I was asked to call St Georges hospital first thing yesterday morning, the day before my ablation procedure to see when they wanted me to attend in preparation. As I said before I was reluctant to attend the night before if I didn’t have to. What I wasn’t prepared for was being told on the phone that weren’t any beds available and to call back later. I asked what if there aren’t any beds later? They said the procedure would be cancelled. WHAT? Oh my goodness. I felt sick. I said it can’t be cancelled I have been waiting for this for months and my life depends on it. That might sound extreme but it’s true.
I was asked to call back an hour and half later and when I did I was transferred to the junior consultant who reassured me and said don’t worry I will ensure you get a bed. I told her I was going to have my vaccination injection at the London Clinic that afternoon. She said to go straight from there to St George’s in Tooting.
Gulp. I kind of thought they would say that. I knew that if I didn’t go I wouldn’t get a bed. So I rearranged my travel arrangements slightly and quickly packed a bag for staying overnight at hospital. I caught a taxi to the train station and hopped on a train London bound.
Pete reassured me and said that he would drive down later with my bag, save me carrying it. Perfect.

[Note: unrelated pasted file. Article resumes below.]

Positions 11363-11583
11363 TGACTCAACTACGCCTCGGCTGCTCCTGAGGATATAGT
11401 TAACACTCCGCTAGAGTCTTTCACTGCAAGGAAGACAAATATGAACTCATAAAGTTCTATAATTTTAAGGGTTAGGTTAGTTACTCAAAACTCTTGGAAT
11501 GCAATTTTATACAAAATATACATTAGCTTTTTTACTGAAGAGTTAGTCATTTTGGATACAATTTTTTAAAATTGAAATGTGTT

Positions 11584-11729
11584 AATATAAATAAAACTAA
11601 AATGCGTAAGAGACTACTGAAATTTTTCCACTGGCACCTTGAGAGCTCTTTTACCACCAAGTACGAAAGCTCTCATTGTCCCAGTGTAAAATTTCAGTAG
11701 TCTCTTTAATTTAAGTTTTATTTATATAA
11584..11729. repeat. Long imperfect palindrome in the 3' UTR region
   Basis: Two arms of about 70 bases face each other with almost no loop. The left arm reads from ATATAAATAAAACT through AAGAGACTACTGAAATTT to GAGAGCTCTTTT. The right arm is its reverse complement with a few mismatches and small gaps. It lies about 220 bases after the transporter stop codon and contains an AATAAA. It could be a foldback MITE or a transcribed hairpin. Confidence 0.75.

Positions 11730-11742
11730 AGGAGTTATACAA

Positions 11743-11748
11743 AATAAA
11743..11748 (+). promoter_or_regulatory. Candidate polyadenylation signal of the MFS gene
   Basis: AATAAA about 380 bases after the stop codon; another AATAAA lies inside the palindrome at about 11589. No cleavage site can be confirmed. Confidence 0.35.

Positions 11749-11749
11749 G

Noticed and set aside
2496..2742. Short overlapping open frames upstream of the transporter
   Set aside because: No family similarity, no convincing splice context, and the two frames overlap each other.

I felt very floopy and unsettled. The fact that the bed wasn’t a certainty made me feel sick. For a short while I thought oh dear god, what am I going to do if it’s cancelled? Then I thought… No. I will be having the procedure. They will have to throw me out of hospital. Grrrr.
I got to the London Clinic in quick time and the service there was impeccable. Well you would expect it to be for the charges incurred. The doctor was happy with the state of my current vaccination sites, which have healed up really well in the last week. They decided that I should have half the dose than before and that it will now be done monthly.
Almost within half hour the site which is about an inch from the other two had already affected them. A hard lump has come up right next to the second site. Very strange but curious. It’s currently very hot and itchy.
I got to St George’s, the Oncology ward and it was complete bedlam. The Churchill in Oxford is busy but this place was, well awful. Mess everywhere. The toilets in a right state and I was told as expected that there was no bed available and that I was to wait. In the mean time they would take bloods.
I sat and waited for a few hours and then asked if I could venture outside and sit in the fresh air. It was so hot and stuffy I felt like I was being infected with everyone else’s germs.
Off I went and waited for Pete to arrive. The problem was the traffic was terrible and it took him two and half hours… Poor boy. By that time it was 7pm and I was back in the ward which had now quietened down. I was told by the very flustered junior consultant that they were going to try and free up a bay which was currently being occupied by men, which needed to be cleaned. They decided that it would be better for me to be on that ward in case there were difficulties after the procedure. Ok, I thought that sounds great.